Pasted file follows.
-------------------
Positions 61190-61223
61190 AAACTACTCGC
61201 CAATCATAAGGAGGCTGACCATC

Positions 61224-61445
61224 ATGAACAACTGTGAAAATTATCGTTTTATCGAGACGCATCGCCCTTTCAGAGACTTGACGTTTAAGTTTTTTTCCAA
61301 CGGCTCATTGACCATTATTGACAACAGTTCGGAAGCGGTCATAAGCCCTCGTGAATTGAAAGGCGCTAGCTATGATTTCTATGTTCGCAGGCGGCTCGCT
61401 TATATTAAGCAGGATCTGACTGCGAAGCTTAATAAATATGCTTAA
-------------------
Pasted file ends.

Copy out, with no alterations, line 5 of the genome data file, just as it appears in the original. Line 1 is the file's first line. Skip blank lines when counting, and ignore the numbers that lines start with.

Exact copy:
61224 ATGAACAACTGTGAAAATTATCGTTTTATCGAGACGCATCGCCCTTTCAGAGACTTGACGTTTAAGTTTTTTTCCAA